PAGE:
AZ Big Media How women in construction are paving the way for new talent

Women in construction are carving out a place for themselves in history. But, it was a slow process, one piece of stone at a time. Take, for example, the famous black-and-white photograph of eleven men having lunch on a cross beam, 840 feet above the streets of New York. “Lunch Atop a Skyscraper”, captured on September 20, 1932, has become an iconic image, reflecting the legacy of hard-working, life-risking construction workers. But, clearly absent from the photo, they are women.

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Search for women in construction in 1932 and you will find little to no information. In fact, most references to women in construction do not surface until the mid-1940s, when women took the place of active servicemen in World War II. Trades historically reserved for men – shipyard, factory, assembly, riveting and welding – transferred to women. Even before that time, and since, women in construction have faced a longer and more difficult road to earning their inheritance. The new data, however, shows that women are making progress in this once male-dominated field.

Education and Mentoring for Women in Construction

A recent report published by Construction Coverage reveals that “women in the construction industry…receive higher wages than workers in other fields”. Additionally, the current median income for women working full-time in construction is $46,808 per year, compared to $43,394 for women workers in all other industries.

“I believe many women in construction hold on and go above and beyond to prove how valuable they are,” says Cassie Van Ess, Business Development, Wespac Construction Inc. “During my CRE travels, I have met so many women and it was the women who uplift other women that made this career an attractive one with so many paths in this industry.

Unlike past mentoring programs, which heavily included men, organizations such as the National Association of Women in Construction (NAWIC) help adapt and encourage female-focused mentoring programs. These platforms are specifically designed to foster the career development of women, provide connections to female industry leaders, and ultimately help a new generation of women achieve their construction work goals.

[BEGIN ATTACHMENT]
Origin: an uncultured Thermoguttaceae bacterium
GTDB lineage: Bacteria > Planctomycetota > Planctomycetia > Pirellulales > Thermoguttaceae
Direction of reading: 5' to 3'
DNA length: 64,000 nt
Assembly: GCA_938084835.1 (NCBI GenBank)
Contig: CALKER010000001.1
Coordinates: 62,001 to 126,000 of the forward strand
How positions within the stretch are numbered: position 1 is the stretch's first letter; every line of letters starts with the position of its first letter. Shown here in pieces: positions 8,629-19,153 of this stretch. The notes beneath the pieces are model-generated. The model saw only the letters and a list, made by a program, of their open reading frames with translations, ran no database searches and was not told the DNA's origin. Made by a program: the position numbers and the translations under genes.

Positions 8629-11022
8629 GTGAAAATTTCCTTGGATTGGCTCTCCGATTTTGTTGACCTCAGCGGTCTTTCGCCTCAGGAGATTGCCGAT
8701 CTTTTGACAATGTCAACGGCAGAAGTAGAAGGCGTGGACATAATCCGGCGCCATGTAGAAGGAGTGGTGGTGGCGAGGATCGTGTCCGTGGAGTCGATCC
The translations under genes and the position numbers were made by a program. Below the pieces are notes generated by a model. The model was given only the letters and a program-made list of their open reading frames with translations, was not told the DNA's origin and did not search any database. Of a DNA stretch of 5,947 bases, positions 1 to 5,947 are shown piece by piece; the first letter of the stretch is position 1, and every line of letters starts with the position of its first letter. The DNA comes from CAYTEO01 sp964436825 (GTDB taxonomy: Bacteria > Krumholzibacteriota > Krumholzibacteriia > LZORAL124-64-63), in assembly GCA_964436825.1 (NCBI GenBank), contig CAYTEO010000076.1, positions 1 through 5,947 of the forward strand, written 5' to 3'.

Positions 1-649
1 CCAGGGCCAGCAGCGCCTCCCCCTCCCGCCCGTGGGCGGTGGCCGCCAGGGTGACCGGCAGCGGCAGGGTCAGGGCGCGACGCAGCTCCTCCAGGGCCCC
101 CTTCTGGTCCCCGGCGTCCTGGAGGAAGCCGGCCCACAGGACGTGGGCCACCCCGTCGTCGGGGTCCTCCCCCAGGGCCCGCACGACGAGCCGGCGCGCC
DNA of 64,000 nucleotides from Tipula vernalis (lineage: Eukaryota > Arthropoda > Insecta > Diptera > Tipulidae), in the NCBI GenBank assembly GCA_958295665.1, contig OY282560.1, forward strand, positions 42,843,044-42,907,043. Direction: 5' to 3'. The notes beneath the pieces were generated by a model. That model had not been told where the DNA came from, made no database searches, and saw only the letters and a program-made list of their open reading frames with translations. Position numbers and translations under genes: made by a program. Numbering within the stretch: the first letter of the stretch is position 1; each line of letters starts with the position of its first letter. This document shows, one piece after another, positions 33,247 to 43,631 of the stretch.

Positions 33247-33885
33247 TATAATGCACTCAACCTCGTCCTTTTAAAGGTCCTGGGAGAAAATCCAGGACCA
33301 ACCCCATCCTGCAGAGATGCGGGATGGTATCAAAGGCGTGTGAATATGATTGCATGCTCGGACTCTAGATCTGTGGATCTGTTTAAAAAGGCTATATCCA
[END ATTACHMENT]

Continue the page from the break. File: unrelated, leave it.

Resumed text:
“We need to continue to educate women and minorities about the different career paths within CRE,” says Molly Carson, Senior Vice President, Southwest Region Market Leader for Ryan Companies. “I grew up in the industry and still had very little idea of ​​the career opportunities in commercial real estate, it was – and still is – a career passed down largely from fathers, uncles and brothers who worked in industry.”

Family ties

Both Van Ess and Ryan were indoctrinated (quite on purpose) into the construction business through family connections.

“My great-grandfather started the company with my grandfather and great-uncle, and then my father was CEO until his death in 2009. I grew up in the company,” says Carson. “Although it surrounded me, a career in construction/real estate was never discussed or forced upon me or my siblings. Looking back, I wish I had known more about the business at an earlier age.

Van Ess adds, “I grew up with my dad who owned a medium-sized general business in Milwaukee, Wisconsin. I’ve seen him be a successful business owner and build relationships with everyone from clients and contractors to architects and brokers; the relational aspect and the structures he built have always fascinated me.

Now, in addition to family exposure to construction as a career, young women will have the benefit of turning to successful women in the field like Carson and Van Ess.

CTE, STEM and other construction-related programs

Many young girls and women also benefit from an early introduction to vocational and technical education (CTE) streams. For example, the West-MEC of the Valley offers an Architecture and Construction CTE program for qualified high school students, as does the East Valley Institute of Technology (EVIT) with its Construction & Technology High School program.

The emergence and rise of science, technology, engineering and math (STEM) education programs have also helped bring construction-related opportunities to even younger students – as early as elementary school. and college. On the East Coast, Rosie’s Girls (sponsored by Vermont Works for Women) offers skilled trades and STEM programs for young girls, including a three-week Build & Weld summer camp.

“I do my best as a mentor to encourage the women around me to cultivate their confidence in this still male-dominated environment,” says Carson. “As we strive to broaden awareness of CRE as a fast-moving career, it’s really exciting to see opportunities for a much wider talent pool!”

Currently, according to Construction Coverage, only 10.3% of workers in the construction industry are women. But, in what has become a protracted national shortage of skilled construction workers, now is unquestionably an opportune time for women to get into construction if they choose. According to Autodesk and the Associated General Contractors of America (AGCA), 80% of construction companies in the United States report difficulty filling hourly positions that represent the most needed portion of the labor force in construction.

“I recruit for Wespac in the fall and spring semesters and really enjoy meeting young women who are studying construction management or construction engineering,” says Van Ess. “I hope to continue to see more women in the future applying and succeeding in all construction roles.”

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